Maritime News

African maritime unions commit to new labour convention

2 November 2012

ITF maritime combined conference in Madagascar*
Affiliates from across the region at the Africa combined maritime conference*

A major meeting in which African ITF maritime affiliates laid out their commitment to gaining support and further ratification of the Maritime Labour Convention (MLC), took place in Madagascar from 16-18 October.

The MLC, established in 2006, will come into force in August 2013 after the required ratification by 30 countries was reached earlier this year. Ratification is a major breakthrough for seafarers’ rights with the MLC providing a comprehensive set of work place protections for the 1.2 million seafarers around the world.
Docker and seafarer affiliates, as well as those from inland navigation and fisheries unions, from across the region attended the Africa combined maritime conference. During the meet they pledged to work together to engage national centres and gain support for campaigns designed to achieve ratification of the MLC and convention 188 on fisheries in their own countries, in order to deliver maximum benefits for rank and file members. So far Benin, Gabon and Togo are the African countries amongst the 30 MLC ratifications.
As well as making their own commitments, maritime unions were giving feedback to the ITF about the kind of support they should aim to provide to unions moving forward to help ensure the African workforce is ready to meet economic changes in the region. Amongst the recommendations was the creation of a strategic group to assist with preparation for campaigns and discussion over key issues like getting a fair share of the jobs in emerging oil and gas industries. To this end a planning workshop early in 2013 was suggested, to lay appropriate strategies on skills training for gas and oil jobs such as working with maritime schools.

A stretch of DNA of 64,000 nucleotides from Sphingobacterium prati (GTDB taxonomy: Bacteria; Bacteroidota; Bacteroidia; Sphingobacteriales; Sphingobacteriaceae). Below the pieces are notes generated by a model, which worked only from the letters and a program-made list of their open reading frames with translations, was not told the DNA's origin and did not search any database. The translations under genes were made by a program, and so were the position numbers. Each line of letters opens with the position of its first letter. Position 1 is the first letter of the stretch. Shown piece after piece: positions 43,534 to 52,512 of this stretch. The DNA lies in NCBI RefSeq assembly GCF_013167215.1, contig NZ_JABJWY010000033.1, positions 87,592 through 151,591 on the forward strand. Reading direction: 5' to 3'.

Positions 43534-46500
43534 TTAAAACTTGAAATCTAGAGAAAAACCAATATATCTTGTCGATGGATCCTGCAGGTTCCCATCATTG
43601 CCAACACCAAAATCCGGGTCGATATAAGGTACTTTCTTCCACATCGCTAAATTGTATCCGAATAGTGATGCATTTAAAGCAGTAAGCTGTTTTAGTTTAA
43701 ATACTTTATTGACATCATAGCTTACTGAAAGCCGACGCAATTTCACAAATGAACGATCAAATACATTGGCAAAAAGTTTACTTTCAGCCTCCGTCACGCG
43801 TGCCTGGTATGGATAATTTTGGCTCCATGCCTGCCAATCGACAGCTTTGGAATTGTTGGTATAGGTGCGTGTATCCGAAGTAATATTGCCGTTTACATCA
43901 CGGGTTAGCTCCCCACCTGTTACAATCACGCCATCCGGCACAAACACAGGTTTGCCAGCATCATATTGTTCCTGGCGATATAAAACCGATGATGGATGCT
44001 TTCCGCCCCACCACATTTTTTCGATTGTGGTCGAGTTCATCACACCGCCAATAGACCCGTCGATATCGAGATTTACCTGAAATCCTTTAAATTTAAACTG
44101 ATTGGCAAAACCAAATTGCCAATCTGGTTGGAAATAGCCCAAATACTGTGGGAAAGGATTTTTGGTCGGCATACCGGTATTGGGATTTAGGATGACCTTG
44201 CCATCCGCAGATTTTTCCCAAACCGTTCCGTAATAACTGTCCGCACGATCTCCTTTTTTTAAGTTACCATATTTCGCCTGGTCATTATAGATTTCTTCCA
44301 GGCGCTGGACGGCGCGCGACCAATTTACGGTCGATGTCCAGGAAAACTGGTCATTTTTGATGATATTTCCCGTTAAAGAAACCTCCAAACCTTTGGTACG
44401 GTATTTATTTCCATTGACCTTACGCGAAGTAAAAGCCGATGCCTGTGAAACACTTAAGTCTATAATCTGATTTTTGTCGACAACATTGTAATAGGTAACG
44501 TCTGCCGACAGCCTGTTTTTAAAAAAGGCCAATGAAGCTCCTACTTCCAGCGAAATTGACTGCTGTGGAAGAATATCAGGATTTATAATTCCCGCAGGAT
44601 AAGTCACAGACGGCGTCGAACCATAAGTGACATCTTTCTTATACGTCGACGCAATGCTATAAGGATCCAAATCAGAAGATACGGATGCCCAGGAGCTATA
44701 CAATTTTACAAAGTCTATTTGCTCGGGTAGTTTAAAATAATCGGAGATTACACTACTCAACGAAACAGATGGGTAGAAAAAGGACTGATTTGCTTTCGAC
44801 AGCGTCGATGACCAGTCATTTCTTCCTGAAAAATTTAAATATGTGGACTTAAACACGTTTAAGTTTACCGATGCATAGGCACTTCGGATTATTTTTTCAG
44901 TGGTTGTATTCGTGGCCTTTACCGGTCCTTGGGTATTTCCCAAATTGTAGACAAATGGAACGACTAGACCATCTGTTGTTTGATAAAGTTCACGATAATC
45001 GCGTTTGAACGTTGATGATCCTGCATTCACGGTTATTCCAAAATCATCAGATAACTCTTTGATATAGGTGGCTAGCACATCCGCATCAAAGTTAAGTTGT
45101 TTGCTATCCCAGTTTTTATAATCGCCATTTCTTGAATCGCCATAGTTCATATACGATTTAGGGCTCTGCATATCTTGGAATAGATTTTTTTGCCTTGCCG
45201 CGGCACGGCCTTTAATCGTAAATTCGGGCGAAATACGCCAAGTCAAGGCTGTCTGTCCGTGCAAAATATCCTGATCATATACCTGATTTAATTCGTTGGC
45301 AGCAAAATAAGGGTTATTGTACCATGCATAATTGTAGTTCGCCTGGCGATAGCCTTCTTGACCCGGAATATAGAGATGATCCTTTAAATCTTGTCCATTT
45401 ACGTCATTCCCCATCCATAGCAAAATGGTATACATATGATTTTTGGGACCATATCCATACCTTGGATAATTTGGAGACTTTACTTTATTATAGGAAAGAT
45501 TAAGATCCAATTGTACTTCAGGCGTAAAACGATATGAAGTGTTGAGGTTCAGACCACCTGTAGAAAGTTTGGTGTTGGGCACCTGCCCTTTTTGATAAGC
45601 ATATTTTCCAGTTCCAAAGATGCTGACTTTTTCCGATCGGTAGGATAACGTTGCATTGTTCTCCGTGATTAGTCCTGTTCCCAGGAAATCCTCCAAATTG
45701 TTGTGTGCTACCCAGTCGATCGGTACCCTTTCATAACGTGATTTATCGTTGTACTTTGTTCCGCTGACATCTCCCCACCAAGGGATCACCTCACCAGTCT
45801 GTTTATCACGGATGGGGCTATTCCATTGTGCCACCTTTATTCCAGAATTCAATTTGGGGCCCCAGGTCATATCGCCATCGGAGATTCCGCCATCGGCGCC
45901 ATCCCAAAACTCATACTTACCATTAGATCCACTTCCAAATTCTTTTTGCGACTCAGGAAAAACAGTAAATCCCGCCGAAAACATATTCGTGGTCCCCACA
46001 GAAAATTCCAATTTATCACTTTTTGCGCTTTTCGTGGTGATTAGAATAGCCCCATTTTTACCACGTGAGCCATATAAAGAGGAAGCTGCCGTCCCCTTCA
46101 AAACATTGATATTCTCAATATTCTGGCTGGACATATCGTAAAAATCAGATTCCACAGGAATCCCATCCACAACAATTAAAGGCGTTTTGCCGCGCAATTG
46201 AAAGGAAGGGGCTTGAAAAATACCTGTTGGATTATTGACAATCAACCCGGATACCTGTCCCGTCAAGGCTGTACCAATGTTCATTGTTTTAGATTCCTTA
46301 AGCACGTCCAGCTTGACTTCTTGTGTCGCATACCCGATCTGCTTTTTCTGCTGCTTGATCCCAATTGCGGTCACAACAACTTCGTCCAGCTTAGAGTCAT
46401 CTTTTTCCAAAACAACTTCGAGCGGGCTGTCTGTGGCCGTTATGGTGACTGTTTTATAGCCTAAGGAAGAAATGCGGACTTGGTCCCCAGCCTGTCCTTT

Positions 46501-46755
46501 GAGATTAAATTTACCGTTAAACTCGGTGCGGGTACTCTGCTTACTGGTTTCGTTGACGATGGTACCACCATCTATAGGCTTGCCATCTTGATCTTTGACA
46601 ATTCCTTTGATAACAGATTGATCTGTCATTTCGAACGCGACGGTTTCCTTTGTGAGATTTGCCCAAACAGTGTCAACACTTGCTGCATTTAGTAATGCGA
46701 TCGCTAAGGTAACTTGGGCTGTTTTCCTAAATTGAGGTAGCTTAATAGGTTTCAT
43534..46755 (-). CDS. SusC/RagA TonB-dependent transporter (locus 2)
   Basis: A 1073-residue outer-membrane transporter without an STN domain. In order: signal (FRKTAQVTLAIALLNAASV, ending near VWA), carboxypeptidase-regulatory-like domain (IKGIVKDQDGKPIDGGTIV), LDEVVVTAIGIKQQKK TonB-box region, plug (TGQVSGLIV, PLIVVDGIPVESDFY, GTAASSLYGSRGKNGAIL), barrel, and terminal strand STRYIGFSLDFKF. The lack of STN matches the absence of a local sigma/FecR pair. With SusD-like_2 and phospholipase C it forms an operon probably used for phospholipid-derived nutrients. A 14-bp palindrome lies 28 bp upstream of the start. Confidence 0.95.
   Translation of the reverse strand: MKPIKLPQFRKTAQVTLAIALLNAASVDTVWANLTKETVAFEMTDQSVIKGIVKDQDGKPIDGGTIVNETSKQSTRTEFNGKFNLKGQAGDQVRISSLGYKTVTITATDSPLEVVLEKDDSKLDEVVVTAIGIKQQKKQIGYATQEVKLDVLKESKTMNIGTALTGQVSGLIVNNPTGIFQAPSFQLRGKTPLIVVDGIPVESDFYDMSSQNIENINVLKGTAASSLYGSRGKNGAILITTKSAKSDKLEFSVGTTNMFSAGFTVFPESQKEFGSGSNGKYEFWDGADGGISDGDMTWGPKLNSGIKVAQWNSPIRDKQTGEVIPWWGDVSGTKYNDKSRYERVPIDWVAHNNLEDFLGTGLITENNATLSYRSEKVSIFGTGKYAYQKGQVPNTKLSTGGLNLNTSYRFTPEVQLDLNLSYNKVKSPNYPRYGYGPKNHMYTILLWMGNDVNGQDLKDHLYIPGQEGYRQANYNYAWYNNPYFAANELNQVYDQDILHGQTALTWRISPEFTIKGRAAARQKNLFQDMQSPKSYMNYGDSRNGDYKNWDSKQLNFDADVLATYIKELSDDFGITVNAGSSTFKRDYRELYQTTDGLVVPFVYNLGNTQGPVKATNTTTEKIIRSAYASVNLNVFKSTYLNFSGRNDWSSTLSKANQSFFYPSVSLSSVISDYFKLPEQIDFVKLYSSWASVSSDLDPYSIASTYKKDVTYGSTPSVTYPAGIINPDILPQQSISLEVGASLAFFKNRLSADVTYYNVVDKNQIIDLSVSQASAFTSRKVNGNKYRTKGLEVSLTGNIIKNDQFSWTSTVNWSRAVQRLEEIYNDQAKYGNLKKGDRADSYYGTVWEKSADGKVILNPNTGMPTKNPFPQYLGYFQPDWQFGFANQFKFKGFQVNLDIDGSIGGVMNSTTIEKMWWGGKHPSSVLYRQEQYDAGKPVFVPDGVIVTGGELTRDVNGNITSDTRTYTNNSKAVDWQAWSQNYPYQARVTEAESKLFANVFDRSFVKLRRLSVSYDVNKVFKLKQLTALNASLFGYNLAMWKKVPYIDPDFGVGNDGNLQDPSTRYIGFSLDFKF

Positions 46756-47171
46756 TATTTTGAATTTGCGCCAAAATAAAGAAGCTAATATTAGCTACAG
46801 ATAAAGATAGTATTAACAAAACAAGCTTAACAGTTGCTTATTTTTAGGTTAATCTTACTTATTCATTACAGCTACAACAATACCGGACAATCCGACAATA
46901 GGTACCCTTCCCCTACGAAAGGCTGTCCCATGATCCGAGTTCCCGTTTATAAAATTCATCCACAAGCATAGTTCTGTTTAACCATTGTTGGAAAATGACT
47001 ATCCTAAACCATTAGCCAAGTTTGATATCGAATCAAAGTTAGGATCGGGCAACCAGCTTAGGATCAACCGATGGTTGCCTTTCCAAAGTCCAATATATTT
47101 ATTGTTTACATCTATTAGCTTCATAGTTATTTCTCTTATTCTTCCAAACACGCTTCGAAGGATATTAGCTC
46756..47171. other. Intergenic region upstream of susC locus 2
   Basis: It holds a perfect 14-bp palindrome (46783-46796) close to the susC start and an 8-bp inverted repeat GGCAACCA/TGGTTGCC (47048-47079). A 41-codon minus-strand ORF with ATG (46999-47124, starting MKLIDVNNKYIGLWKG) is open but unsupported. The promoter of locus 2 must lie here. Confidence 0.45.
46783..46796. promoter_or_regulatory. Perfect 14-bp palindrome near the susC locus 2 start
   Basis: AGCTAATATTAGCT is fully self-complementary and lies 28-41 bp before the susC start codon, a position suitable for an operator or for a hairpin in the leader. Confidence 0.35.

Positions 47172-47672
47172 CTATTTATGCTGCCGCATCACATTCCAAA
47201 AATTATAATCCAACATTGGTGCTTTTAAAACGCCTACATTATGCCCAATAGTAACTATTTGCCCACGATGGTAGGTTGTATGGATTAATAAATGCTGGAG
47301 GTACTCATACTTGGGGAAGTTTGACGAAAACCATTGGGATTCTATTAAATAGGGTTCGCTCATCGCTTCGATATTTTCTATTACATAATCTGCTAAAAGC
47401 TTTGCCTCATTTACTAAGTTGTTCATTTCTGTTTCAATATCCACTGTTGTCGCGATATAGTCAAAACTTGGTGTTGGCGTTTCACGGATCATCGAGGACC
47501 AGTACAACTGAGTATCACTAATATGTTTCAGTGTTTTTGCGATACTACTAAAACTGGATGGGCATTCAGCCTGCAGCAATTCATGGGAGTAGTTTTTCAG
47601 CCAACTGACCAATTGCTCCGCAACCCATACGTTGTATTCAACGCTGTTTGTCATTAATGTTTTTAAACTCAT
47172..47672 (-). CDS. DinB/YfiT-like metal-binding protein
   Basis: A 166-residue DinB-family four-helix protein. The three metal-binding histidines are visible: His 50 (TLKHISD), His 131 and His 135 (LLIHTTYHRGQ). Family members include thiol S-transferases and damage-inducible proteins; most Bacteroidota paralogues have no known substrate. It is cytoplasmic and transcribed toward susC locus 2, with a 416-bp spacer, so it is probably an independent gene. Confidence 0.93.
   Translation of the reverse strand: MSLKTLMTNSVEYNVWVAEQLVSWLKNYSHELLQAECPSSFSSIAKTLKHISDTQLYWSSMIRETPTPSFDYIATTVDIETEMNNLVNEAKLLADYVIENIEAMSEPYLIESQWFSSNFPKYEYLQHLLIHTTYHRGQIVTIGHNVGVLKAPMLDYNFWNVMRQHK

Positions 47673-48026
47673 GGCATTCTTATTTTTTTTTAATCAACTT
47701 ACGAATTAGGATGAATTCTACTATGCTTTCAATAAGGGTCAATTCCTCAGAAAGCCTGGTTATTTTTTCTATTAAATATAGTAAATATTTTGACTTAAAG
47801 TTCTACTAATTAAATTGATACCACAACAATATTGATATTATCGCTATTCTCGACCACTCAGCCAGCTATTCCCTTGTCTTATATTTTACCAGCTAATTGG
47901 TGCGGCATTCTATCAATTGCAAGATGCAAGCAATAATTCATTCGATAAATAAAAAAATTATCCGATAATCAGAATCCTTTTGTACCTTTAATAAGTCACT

ITF Africa regional secretary Joe Katende said: “The emerging job opportunities in Africa’s oil and gas exploitation are great but they could also become the greatest poverty trap and environmental puzzle unless maritime unions in Africa take quick steps to learn from the experiences of other ITF affiliates who have been through similar developments already. African maritime workers must work hard and smart to learn new skills or reorient and sharpen existing skills to fit in with the offshore job market and there will need to be tough negotiations with government bodies in all sub-regions to ensure a fair share of decent jobs.”

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